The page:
Three pears – Watercolor painting final revision.

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3 Pears Watercolor final revision

3 Pears Watercolor

I have made a final revision on the 3 pears watercolor painting I did a while ago.  The before and after picture is shown above.  I have put on layers and layers of watercolor paint onto the painting while masking out the background or the pear.  As done in the many other watercolor painting before, I have been using the watercolor spattering technique for this painting as well.  This creates a effect I cannot get from watercolor painting using a brush and it is quite interesting with tiny little dots of paint similar to air brush.  I found that I need to be not afraid of failure in making adjustment to my finished paintings.  I need to treat it as a learning exercise in watercolor painting and even though if might turn out worse than before and yet I need to do it with faith and try to learn something in the process.

I have also uploaded two pictures of me in the Artist Statement page of this web site.  One is taken in my studio in front of my table.   It  is my quite place for doing my watercolor.  Another photo is taken with me standing beside my pebble painting.

Old Bicycle Watercolor Painting – 15 x 20 inches

Old Bicycle Watercolor Painting (Final) - 12 x 20 inches

Finally finished the old bicycle watercolor painting.  The background bricks are painted as well as many little details on the bicycles.  The watercolr background seem to create the most problem for me when layers of watercolor is added to give the correct hue for the red brick.  Many watercolor techique is used including dry brush, toobrush flicker, sponge, color being flick on with loaded watercolor brush.  I am up to a point now that this painting can be called finished but I know later on there might or could be changes to it when I look at it again.  Please see the page on Painting Progress for a view of the whole process.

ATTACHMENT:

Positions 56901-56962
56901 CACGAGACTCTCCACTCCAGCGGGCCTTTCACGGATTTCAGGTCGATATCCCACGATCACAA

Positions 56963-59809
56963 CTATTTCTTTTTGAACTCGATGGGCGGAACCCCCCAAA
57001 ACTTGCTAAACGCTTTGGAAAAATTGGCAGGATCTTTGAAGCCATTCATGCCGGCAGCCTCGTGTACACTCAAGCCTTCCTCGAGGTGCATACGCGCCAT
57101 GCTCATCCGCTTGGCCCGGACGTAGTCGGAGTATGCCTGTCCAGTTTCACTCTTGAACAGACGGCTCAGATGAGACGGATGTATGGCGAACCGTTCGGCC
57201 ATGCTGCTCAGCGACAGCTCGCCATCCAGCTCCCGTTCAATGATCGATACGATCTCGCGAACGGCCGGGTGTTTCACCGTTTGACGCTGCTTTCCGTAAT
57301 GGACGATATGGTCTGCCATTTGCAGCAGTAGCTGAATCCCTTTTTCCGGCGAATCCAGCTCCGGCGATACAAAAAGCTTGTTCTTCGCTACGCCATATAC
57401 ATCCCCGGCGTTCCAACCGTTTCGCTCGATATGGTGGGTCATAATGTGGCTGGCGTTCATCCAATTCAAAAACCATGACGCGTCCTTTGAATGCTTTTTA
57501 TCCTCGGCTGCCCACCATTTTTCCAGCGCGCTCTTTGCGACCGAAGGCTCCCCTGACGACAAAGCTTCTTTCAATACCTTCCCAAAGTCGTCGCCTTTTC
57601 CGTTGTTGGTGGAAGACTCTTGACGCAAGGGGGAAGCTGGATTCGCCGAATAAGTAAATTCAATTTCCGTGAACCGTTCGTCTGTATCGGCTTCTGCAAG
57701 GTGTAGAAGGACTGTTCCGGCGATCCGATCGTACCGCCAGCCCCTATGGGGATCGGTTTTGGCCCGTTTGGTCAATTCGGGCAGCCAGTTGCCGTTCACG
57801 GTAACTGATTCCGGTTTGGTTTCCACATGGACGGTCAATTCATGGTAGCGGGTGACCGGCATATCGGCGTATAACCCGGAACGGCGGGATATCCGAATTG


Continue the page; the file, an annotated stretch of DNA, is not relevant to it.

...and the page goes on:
Watercolor Painting – Three Pears

Watercolor painting - Three pears 15 x 20 inches

Watercolor painting - Three pears 15 x 20 inches

This is a 15 x 20 inches watercolor painting of three pears that I have started yesterday.  It has been painted on Strathmore watercolor paper in a block.  I found that the paper seeems to yield a dull finish and the shiny fresh pigment seems to have dulled once the watercolor paint is dry.  I will try more of it and compare to the Arches paper that I usually use.  It is still 140 lb cold press paper and is comes in a block which you separate after you finished the painting.  You can buy this is any Art Supply Store and actually it is very handy because you don’t need to tape your paper down and it remains relative flat.  The only complain I have is that it is not usually the cut size of standard sheet of watercolor paper.    The watercolor painting for three pears was done using a wet in wet wash on the pear and each of the pear was done while the other one was in the drying process.  I will continue with the background and the texture of the pear in the next post.